I am not certain that people are equally aware of inequalities in the art market. When I talk to art dealers, many complain that outsiders these days think business must be strong for them. They have read the headlines about record auction prices or about the next magnificent, museum-like space some powerhouse dealer is opening, and automatically assume that everybody working in the contemporary art world is doing great. Whereas, in fact, many gallerists are having a hard time staying in business: their costs have risen (e.g. because of rising real estate prices or expenses related to participating in art fairs), but their profits have hardly increased, since this new class of superwealthy do not visit them. The same goes for artists. To give a concrete example: Artprice, a French firm which collects and sells auction data, annually publishes a list of 500 artists based on the earnings of auction sales. Of all the living artists born after 1945, Jeff Koons topped the list. Last year 52 of his works sold at auction for 115 million euro in total. The person lowest on the list was a Danish artist, Sergej Jensen. Four of his works sold for no more than 256.000 euro in total. In other words, Koons’ works sold for almost 500 times as much at auction. And Jensen is still quite well off: he is part of the top 500. So you can imagine how big the difference in income is between Koons and your average artist in the US, Italy or China whose work hardly ever sells in a gallery or at auction. In short, a tiny group of artists is getting fabulously rich while the vast majority hardly earns anything. Although there is no good data available to prove this, my impression is that the split between the 1 percent and the 99 percent is even bigger in the art market than it is in the rest of the economy.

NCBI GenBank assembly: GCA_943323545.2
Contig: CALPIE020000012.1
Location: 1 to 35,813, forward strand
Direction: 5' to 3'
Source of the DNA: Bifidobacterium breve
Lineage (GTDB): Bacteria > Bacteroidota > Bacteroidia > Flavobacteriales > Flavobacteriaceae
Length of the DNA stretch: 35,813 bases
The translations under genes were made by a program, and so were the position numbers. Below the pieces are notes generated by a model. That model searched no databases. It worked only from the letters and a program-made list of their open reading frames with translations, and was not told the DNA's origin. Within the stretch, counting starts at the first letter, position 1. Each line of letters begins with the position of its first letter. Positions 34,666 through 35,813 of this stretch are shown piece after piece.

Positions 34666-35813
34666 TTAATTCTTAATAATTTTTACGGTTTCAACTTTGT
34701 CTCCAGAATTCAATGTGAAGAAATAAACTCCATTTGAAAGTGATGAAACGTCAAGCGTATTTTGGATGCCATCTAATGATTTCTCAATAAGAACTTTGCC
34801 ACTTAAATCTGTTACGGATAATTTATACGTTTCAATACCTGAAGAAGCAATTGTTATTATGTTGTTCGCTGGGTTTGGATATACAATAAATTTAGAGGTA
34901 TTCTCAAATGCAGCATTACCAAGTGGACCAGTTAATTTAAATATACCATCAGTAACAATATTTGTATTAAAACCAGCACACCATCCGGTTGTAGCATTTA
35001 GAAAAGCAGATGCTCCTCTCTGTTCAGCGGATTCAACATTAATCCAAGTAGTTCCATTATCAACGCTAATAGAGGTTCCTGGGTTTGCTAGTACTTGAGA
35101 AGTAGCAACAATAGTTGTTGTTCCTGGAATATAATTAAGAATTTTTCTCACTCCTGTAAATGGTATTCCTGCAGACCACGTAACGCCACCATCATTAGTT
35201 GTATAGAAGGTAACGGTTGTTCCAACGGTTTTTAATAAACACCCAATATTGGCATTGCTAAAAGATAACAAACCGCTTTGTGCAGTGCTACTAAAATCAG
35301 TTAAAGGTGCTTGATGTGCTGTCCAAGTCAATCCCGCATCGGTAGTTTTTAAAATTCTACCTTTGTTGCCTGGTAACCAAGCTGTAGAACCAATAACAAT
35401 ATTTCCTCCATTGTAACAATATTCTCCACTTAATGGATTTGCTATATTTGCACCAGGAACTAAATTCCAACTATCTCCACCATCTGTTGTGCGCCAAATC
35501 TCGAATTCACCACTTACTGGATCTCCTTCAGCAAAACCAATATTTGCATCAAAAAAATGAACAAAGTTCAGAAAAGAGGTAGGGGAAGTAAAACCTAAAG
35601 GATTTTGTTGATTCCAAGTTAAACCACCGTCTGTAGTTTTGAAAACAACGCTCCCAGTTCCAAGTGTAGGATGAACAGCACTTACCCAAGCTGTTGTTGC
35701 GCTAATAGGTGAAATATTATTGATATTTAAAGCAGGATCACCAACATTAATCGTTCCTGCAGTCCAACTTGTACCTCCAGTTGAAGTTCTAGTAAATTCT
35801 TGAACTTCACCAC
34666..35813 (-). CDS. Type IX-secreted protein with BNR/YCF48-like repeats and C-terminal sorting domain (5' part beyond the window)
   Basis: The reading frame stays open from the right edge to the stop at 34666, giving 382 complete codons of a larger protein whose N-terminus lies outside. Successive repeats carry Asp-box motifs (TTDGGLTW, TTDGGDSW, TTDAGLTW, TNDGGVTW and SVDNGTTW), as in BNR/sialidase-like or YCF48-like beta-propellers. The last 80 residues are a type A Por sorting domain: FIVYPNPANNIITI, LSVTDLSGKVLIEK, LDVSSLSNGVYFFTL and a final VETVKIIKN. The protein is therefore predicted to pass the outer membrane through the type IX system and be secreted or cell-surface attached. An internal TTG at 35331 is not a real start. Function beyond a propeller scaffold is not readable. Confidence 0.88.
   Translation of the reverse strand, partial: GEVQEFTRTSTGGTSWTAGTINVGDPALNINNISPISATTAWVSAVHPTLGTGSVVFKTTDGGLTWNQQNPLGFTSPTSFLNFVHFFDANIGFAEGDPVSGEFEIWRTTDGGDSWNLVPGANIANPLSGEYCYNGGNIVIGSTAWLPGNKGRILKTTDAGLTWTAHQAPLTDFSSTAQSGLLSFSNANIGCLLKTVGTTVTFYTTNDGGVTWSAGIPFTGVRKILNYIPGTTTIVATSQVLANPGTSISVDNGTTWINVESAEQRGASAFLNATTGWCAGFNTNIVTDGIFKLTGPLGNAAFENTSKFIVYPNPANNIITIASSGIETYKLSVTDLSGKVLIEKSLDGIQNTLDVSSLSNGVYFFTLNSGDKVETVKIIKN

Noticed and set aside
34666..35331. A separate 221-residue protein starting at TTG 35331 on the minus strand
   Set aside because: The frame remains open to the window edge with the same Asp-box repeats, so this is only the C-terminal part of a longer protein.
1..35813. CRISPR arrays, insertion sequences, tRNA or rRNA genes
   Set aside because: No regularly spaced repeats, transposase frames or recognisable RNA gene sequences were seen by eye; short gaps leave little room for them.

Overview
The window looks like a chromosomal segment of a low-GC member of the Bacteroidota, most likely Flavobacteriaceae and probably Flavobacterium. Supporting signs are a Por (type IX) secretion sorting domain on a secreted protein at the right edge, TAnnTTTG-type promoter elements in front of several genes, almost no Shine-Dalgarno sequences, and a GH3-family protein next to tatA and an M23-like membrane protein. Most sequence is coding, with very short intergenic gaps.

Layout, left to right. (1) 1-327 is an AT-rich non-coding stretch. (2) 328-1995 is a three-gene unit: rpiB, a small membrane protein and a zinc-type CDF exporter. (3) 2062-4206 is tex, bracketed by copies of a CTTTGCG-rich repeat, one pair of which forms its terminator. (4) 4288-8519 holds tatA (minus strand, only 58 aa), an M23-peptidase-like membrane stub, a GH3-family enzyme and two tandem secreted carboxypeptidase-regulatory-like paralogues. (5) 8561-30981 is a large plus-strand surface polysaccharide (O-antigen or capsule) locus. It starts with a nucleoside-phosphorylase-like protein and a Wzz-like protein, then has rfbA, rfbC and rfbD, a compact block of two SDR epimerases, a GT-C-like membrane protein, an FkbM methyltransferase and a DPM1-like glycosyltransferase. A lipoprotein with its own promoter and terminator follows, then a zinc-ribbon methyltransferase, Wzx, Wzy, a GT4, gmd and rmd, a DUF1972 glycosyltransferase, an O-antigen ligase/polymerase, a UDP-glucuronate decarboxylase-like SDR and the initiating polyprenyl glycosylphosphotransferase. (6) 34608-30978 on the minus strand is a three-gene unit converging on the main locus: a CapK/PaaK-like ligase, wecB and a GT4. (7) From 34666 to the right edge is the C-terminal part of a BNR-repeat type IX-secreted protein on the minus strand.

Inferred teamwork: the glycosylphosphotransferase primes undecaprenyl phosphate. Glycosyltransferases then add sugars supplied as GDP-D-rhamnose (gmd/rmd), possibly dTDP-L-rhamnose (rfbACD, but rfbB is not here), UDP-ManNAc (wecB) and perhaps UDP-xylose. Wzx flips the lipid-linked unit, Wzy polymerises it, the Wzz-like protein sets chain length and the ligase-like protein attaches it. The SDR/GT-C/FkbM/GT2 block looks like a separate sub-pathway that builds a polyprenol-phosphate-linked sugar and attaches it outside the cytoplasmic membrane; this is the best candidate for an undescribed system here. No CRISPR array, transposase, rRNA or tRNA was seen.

SL: You write of a “moral panic” regarding the most common reaction to the art market. Do you see it as related to these inequities?
OV: I see these economic inequalities as only indirectly related to the moral panic about the so-called flippers who buy and sell new, contemporary art in a high-pace, speculative manner. I think this moral panic is a manifestation of a deeper unease about the relationship between art and commerce, which has been part of the art market’s culture since at least the 19th century. The panic is triggered by these flippers, and then amplified by the media who delight in writing about them. However, had it not been for the flippers, the panic could have been triggered by some other new character entering the market. In fact, the panic surrounding flippers already seems to be over. Now, it is more focused on billionaires in the Middle East and China who snap up masterpieces at auction and by doing so crowd public museums in the West out of the market.